By Rabbi Dow Marmur.
Not all Zionist pioneers came to Eretz Yisrael to till the soil as a way of building a new society where Jews would be like all other nations. There were those who came in the belief that only in the Land of Israel could Judaism be renewed. It was their way of celebrating the return of the modern Jew to the Zion of old. Some were religious, others were not, but they all saw the potential for a spiritual centre that would revitalize all of Judaism, not least fundamentalist Orthodoxy.
Those who tilled the soil succeeded: Israel is today a modern democratic state with all the advantages and problems of other states – plus some of its own. Those who came to bring about spiritual renewal haven’t done as well, at least not yet. Despite the obvious danger of assimilation in the Diaspora, Judaism there seems to be more varied and richer than in the Jewish state.
Some Reform, Conservative and Orthodox rabbis did settle in Israel in the belief that only here could authentic Judaism become real. But their impact has been very modest. Ironically, the prominent among them have become much more influential abroad than at home.
The kind of religion that has clout in the Jewish state today, Ashkenazi and Sephardi, has been imported unchanged from the old countries. Its Orthodox exponents are doing their utmost to imitate their Diaspora past. Having formed themselves into political parties they’ve been able impose their obsolete versions of Judaism on Israel. Their leaders will spare no vulgar invective to attack those who challenge them while making common cause with cynical and indifferent secularists.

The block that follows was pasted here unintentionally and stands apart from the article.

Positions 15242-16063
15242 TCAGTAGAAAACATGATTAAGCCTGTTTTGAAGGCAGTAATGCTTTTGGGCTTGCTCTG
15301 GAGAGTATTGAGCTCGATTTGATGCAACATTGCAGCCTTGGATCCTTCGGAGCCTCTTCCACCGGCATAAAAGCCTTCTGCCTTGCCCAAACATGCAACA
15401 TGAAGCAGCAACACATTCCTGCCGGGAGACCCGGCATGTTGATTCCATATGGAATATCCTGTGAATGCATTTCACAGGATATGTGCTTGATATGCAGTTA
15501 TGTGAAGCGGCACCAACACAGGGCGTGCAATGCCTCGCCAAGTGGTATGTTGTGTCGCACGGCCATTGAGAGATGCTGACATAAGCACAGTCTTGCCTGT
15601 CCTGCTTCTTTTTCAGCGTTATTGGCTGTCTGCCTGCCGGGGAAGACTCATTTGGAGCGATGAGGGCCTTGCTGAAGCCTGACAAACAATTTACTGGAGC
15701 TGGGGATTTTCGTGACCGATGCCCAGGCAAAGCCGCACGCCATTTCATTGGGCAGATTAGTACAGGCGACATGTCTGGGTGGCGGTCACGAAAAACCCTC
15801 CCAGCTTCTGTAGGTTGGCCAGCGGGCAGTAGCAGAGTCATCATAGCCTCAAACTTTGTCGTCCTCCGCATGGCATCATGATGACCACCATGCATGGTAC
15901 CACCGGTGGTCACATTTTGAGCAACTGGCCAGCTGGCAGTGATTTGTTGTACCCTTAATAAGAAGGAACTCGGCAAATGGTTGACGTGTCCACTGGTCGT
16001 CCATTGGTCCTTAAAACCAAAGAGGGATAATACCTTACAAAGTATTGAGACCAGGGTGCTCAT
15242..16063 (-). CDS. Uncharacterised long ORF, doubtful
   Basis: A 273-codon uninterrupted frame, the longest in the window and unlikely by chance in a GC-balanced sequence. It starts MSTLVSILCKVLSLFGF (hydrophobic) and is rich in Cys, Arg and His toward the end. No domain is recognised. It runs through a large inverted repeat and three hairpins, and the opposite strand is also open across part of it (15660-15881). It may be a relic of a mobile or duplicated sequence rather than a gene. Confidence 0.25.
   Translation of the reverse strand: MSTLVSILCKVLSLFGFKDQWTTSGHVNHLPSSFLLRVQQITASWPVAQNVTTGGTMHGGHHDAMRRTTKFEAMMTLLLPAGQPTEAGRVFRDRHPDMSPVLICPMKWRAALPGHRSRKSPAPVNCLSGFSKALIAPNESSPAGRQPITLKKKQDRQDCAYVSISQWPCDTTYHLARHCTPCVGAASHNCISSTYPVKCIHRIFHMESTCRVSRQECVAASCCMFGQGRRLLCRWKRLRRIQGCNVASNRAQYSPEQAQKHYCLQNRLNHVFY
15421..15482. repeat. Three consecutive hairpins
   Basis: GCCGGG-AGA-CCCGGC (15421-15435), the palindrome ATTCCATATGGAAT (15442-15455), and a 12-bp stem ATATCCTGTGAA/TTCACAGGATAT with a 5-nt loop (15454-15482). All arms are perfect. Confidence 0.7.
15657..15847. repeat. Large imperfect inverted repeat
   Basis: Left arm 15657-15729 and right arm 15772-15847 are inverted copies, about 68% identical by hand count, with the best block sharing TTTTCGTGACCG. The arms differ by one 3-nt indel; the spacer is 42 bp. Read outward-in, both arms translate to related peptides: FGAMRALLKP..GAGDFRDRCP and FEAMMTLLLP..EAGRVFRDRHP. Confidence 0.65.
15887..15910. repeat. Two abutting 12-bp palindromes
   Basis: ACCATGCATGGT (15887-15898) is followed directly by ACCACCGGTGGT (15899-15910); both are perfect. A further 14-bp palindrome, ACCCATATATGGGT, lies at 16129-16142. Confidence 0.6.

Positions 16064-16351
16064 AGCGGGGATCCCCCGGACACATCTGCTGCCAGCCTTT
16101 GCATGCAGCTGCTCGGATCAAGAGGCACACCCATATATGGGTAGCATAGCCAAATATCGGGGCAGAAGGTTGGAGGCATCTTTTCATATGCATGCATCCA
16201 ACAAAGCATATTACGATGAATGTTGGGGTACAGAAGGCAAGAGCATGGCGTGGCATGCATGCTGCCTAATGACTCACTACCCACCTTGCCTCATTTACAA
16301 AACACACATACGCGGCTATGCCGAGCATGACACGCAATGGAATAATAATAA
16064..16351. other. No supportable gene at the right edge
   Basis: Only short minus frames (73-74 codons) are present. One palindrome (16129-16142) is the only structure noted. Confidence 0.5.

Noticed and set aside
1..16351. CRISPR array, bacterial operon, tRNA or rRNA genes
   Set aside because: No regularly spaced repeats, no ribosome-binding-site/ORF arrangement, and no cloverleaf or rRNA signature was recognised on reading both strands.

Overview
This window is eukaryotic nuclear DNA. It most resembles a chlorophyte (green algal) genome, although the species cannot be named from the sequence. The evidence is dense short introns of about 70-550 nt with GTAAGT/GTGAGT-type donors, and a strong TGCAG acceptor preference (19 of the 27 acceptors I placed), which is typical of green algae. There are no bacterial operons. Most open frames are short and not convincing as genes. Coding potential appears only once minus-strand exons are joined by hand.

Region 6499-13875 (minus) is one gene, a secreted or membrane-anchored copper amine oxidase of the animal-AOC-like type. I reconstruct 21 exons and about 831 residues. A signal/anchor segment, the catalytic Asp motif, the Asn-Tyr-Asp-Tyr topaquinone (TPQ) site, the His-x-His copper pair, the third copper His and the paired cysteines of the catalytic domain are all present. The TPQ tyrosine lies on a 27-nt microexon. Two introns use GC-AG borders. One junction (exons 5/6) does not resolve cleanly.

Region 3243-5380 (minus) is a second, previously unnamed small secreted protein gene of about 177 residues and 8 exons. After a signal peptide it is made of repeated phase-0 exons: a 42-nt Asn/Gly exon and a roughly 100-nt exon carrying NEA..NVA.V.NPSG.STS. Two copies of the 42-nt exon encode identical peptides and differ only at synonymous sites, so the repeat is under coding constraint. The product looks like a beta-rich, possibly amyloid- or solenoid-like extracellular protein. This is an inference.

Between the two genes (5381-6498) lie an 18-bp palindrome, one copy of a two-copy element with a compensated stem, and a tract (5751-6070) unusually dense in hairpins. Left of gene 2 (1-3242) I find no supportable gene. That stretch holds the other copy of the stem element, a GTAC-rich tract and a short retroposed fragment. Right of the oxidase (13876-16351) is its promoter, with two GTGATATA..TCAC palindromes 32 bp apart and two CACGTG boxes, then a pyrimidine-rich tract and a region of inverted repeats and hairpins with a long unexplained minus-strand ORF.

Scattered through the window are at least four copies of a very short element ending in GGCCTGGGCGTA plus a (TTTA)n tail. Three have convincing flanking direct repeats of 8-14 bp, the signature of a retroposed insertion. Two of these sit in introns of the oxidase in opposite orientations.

That’s how the Orthodox rabbinate retains its hold over Israeli society. And it’s gaining adherents. For all the women and men who leave strict Orthodoxy in Israel, there seem to be more who join it. It’s small comfort that this may be a reflection of the trend in the world at large where many feel betrayed by modernity and seek comfort in fundamentalist creeds.
Whatever the reasons, non-Orthodox Jewish movements and the pockets of progressive Orthodoxy that challenge the rabbinic establishment aren’t doing well in Israel. Thus for example, the reason why the prime minister authorized an egalitarian section for prayer at the Western Wall in Jerusalem and contemplated to support legislation that would allow non-Orthodox converts to use state-sponsored ritual baths is his regard for American Jewry, not for liberal religious Israelis
By all accounts, even that won’t happen now. His Orthodox cabinet colleagues and their fellow-travellers in the government are about to stop the prime minister from implementing his stated intention. They threaten to break up the coalition if they don’t get their way.
This is another indication that those who came to Israel to renew Judaism, not only to provide a safe haven for Jews, haven’t made much progress, The Zionist dream of a spiritual centre isn’t materializing yet. But without such a centre Israel may become yet another state that excels in technology, science and warfare but does very little for Judaism.
Israel is in danger of becoming like all other nation states at the expense of being Jewish. This may turn out to be too high a price to pay for sovereignty and independence. The revival of Judaism as envisaged by the cultural and religious pioneers remains our only hope for God’s work to be done.
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